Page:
After the recent screening of the television series Genius which tells the story behind Pablo Picasso, one of the 20th century's most influential and celebrated artists, it was befitting to come across some paintings in the Whangarei Museum's collection, of our own internationally renowned artist.
Although not quite as famous as Picasso's artwork, the pieces held at the museum certainly have a unique and endearing quality about them that is reminiscent of Northland and recognised by many.
Some may identify the artist from the charter launch named after her, memorial awards honouring her name or her extreme generosity, but to most, she was recognised for her artistic ability.
Kitty Airini Vane, born Kathleen Irene Mair in 1891, was the daughter of Captain Gilbert Mair and his wife Eleanor Katherine (nee Sperrey), herself an accomplished painter.
Kitty's mother died when she was 3 and she was brought up by a Scottish nurse. Mainly educated in Auckland, Kathleen attended Misses Bews' Ladies College in Mt Eden during the early 20th century where she displayed a proficiency for both music and drawing.
Showing an early artistic aptitude, Kitty studied art under landscape painter Kenneth Watkins in Auckland, where it is likely she developed a similar passion for capturing the landscape in paint. By 1912, at 21, she departed Wellington on board the Remuera destined for London where she furthered her art career by studying at the Royal College of Art.
Becoming quite the socialite, Kitty attended functions like the Reception of New Zealanders at Westminster Palace Hotel, London to farewell Lord Liverpool, while on a separate occasion, Kathleen and Jane Mander (another Northland identity) both frequented social gatherings at the High Commissioner's Office in London within days of each other.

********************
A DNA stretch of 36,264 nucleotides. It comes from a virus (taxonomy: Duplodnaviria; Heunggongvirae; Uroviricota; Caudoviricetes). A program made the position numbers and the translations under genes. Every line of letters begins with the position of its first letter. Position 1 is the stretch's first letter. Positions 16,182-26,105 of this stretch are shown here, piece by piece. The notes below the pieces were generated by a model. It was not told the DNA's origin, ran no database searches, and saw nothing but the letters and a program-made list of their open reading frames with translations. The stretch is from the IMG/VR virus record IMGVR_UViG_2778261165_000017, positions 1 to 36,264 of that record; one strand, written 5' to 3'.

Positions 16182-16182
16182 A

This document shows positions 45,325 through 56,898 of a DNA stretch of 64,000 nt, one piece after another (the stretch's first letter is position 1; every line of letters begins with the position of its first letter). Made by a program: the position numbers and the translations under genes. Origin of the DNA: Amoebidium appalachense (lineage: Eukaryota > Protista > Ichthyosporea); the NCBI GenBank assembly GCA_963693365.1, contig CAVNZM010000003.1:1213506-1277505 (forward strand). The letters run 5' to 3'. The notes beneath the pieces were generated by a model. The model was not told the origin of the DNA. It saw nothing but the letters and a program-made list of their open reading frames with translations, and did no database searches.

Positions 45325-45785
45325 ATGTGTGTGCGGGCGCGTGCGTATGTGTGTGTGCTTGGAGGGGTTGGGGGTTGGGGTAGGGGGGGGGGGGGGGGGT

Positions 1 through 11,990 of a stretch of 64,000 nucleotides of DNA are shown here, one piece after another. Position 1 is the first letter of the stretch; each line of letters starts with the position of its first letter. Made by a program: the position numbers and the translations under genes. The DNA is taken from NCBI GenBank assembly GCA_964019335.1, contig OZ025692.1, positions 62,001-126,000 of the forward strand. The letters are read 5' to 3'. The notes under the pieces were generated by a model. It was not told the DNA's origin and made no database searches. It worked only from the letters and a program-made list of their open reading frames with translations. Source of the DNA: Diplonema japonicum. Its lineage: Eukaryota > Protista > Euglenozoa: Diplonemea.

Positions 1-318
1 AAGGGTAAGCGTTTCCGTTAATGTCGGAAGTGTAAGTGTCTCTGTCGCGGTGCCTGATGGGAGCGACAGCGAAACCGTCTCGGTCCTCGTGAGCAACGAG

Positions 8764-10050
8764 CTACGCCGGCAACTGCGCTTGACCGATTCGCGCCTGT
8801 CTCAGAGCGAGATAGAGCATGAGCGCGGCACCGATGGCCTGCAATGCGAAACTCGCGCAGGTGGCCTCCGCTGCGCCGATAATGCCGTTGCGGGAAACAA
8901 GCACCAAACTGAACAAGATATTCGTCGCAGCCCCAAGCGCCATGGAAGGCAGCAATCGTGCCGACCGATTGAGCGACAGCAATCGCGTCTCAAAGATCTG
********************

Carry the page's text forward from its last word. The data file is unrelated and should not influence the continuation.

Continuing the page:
It appeared her enthusiasm for drawing and painting was insatiable, at one stage travelling to Hertfordshire with a companion to spend three months sketching at Bushey, enjoying the recreational aspect of her artwork.
As a young woman, the outbreak of war in 1914 saw her nursing in Malta, where she met her husband, the Hon Captain Ralph Vane, son of Lord and Lady Barnard of Raby Castle. They married in 1917 with the London tabloids reporting on the newsworthy occasion at length.
The couple travelled extensively while Kitty painted at every opportunity, exhibiting her works in London galleries and at the Academy in Paris.
After her husband's death in 1928, Vane continued to travel the world painting, returning to NZ with the onset of World War II. During these war years, she donated the sale proceeds from her artworks to charitable organisations, being an example of her generous spirit.
Always procuring the best possible paints and papers, Vane was a prolific painter and very successful artist, renowned for her watercolours and tempera landscape paintings personifying NZ, the Pacific and Europe.
She spent much of her retirement on the Tutukaka Matapouri coast and her great love of pohutukawa trees is encapsulated in her paintings held at Kiwi North.
K Airini Vane, as she signed her paintings, was a remarkable woman who painted what she liked, recognising what would appeal to a wide audience. Her works are testament to this, many being held in public and private collections worldwide where they continue to give pleasure en masse.
■ Natalie Brookland is collection registrar, Whangarei Museum at Kiwi North.